Using Data to Transform Health Equality into Health Equity

By Dr. Adriane Burgess, Director for Quality Improvement, WellSpan Health


This editorial is part of Transforming Health’s Expert Voices, where health care professionals discuss issues facing our community. All information is based on the expert’s experience and is not meant to replace professional medical advice or treatment plans. We encourage you to contact a qualified health care professional to discuss your individual health concerns.

Many believe that the terms equality and equity can be used interchangeably. However, these terms have distinctly different meanings. Equality means that everyone is given the same opportunity and resources while health equity focuses on providing opportunities and resources so that every person can attain his or her full health potential regardless of social position or other socially determined circumstances.

For decades, healthcare organizations had goals to provide equality in access to care and resources, but more recently have realized that this was leading to disparities in health outcomes, especially among vulnerable populations. Subsequently, healthcare organizations were falling short of achieving health equity.

Dr. Adriane Burgess, Director for Quality Improvement, WellSpan Health

Dr. Adriane Burgess, Director for Quality Improvement, WellSpan Health

Healthcare organizations are required to collect patient self-reported data on race, ethnicity, and language. With the adoption of the electronic health record, we’re now given a great opportunity to leverage this data to assess for disparities in access and outcomes and use data to shine light on gaps in care. With that information, we can make sure we utilize culturally appropriate health interventions and care.

To identify inequities in care, healthcare organizations must have standards in place when looking at metrics to determine disparities in access and outcomes.  To meaningfully analyze and interpret data to identify disparities it takes the support and collaboration of teams from a variety of departments in the health system including clinical care, quality, patient access, informatics, analytics, diversity and inclusion, community outreach and interpreter services. Therefore, if we want to provide health equity, every part of the organization must be on board.

One example of this work: each year in the U.S. about 700 women die as a result of pregnancy or delivery complications and another 50,000 will experience severe pregnancy complications. There are significant disparities in severe maternal morbidity, and maternal mortality is three times greater for Black women than for White women in the U.S.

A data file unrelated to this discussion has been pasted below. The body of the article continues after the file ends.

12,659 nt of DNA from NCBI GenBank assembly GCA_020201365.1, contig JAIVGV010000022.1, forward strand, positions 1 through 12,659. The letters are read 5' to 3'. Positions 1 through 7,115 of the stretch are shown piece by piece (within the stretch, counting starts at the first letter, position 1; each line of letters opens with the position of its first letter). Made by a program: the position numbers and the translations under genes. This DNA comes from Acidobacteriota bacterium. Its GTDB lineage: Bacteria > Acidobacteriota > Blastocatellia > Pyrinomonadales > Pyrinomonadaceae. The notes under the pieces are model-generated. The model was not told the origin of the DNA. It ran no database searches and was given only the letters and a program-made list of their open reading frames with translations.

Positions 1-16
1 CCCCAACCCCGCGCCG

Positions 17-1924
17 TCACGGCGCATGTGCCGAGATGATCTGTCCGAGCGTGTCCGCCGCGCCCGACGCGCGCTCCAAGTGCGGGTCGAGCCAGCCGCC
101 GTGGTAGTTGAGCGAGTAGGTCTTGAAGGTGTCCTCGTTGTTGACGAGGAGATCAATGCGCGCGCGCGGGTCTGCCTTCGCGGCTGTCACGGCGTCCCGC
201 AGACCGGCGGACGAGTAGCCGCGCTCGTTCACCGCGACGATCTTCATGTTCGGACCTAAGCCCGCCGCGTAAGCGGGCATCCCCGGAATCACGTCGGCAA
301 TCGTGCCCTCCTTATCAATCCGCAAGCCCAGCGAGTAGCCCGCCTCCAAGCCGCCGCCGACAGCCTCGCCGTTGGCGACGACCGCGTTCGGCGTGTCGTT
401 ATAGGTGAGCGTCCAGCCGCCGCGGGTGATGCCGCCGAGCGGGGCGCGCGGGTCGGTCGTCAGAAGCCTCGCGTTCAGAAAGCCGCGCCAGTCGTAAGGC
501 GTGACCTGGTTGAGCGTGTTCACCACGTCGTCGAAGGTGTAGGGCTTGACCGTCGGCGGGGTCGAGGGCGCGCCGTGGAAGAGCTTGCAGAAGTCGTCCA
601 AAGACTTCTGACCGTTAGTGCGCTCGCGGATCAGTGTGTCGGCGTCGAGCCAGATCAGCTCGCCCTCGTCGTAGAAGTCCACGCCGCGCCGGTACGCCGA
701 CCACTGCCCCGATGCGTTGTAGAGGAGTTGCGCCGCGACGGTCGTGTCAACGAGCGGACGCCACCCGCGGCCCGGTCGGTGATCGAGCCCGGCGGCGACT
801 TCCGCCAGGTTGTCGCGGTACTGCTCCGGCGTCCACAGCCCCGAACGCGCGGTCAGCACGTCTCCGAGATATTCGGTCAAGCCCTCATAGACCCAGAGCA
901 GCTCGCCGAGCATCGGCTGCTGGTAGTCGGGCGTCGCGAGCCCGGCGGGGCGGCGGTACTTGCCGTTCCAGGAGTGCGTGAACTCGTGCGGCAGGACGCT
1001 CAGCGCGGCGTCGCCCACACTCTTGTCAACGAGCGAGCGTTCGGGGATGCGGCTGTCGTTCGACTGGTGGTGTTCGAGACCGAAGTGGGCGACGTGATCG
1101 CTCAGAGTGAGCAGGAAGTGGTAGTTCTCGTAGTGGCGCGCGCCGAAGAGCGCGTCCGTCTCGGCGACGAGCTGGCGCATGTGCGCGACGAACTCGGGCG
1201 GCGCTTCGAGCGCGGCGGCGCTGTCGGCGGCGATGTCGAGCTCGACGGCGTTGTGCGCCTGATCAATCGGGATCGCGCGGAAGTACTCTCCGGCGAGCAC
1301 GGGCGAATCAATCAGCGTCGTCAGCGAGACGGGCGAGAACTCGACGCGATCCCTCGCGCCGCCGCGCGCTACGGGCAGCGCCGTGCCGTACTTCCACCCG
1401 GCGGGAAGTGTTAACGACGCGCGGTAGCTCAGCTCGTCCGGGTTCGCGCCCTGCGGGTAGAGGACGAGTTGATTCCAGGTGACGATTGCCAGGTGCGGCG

Due to increasing trends in racial disparities noted in preeclampsia/eclampsia, healthcare organizations have been called upon to address ways to improve treatment of severe hypertension and reduce racial/ethnic disparities in preeclampsia and severe maternal morbidity. To begin this work, organizations must examine their data on severe maternal morbidity and preeclampsia by race and ethnicity to assess for disparities in process and outcomes measures. Outside of data analysis, health systems should perform individual case reviews to determine if inequitable care or institutional policies are facilitating racial disparities.

Organizing data by race, ethnicity and language provides an opportunity for healthcare organizations to not only identify disparities, but also to engage communities, and then develop outreach and innovation in this space.  For example, in the case of severe maternal morbidity and preeclampsia, innovations to address disparities can include free access to blood pressure cuffs, the creation of alerts in the electronic health record to ensure timely treatment of severe hypertension or the creation of prenatal screening tools to ensure that patients at high risk for preeclampsia are prescribed low dose aspirin therapy in accordance with professional guidelines.

Health systems should use data on race and ethnicity to identify gaps, action improvement, and create institutional policy to improve care. However, it is integral that data be used in concert with conversations with the communities they serve, as well as education to staff about the impact of implicit bias and systemic racism on disparities in outcomes.